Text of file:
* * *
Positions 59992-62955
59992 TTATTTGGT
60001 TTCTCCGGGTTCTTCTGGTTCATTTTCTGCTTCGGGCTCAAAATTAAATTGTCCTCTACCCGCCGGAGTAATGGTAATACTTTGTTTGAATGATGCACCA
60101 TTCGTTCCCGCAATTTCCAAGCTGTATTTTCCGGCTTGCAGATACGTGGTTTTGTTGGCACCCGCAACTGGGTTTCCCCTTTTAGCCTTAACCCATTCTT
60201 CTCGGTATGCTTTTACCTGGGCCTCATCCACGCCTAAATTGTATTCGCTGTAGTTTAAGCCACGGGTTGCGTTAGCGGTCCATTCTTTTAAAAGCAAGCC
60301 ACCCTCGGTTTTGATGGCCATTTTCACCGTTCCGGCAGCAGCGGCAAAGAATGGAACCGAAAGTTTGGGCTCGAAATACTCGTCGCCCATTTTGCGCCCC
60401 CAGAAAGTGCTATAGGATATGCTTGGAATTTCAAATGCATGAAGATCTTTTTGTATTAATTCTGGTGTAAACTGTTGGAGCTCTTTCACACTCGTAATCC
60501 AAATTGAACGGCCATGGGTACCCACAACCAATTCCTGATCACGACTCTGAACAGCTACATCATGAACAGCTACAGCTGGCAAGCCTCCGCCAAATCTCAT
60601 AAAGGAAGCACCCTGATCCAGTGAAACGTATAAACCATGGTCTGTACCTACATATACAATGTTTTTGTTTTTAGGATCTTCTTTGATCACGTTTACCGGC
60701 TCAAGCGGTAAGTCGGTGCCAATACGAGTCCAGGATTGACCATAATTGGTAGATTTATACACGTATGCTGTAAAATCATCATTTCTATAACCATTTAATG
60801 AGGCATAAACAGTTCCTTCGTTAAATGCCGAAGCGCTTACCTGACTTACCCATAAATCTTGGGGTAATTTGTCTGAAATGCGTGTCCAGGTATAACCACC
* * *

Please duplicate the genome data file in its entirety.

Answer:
Positions 59992-62955
59992 TTATTTGGT
60001 TTCTCCGGGTTCTTCTGGTTCATTTTCTGCTTCGGGCTCAAAATTAAATTGTCCTCTACCCGCCGGAGTAATGGTAATACTTTGTTTGAATGATGCACCA
60101 TTCGTTCCCGCAATTTCCAAGCTGTATTTTCCGGCTTGCAGATACGTGGTTTTGTTGGCACCCGCAACTGGGTTTCCCCTTTTAGCCTTAACCCATTCTT
60201 CTCGGTATGCTTTTACCTGGGCCTCATCCACGCCTAAATTGTATTCGCTGTAGTTTAAGCCACGGGTTGCGTTAGCGGTCCATTCTTTTAAAAGCAAGCC
60301 ACCCTCGGTTTTGATGGCCATTTTCACCGTTCCGGCAGCAGCGGCAAAGAATGGAACCGAAAGTTTGGGCTCGAAATACTCGTCGCCCATTTTGCGCCCC
60401 CAGAAAGTGCTATAGGATATGCTTGGAATTTCAAATGCATGAAGATCTTTTTGTATTAATTCTGGTGTAAACTGTTGGAGCTCTTTCACACTCGTAATCC
60501 AAATTGAACGGCCATGGGTACCCACAACCAATTCCTGATCACGACTCTGAACAGCTACATCATGAACAGCTACAGCTGGCAAGCCTCCGCCAAATCTCAT
60601 AAAGGAAGCACCCTGATCCAGTGAAACGTATAAACCATGGTCTGTACCTACATATACAATGTTTTTGTTTTTAGGATCTTCTTTGATCACGTTTACCGGC
60701 TCAAGCGGTAAGTCGGTGCCAATACGAGTCCAGGATTGACCATAATTGGTAGATTTATACACGTATGCTGTAAAATCATCATTTCTATAACCATTTAATG
60801 AGGCATAAACAGTTCCTTCGTTAAATGCCGAAGCGCTTACCTGACTTACCCATAAATCTTGGGGTAATTTGTCTGAAATGCGTGTCCAGGTATAACCACC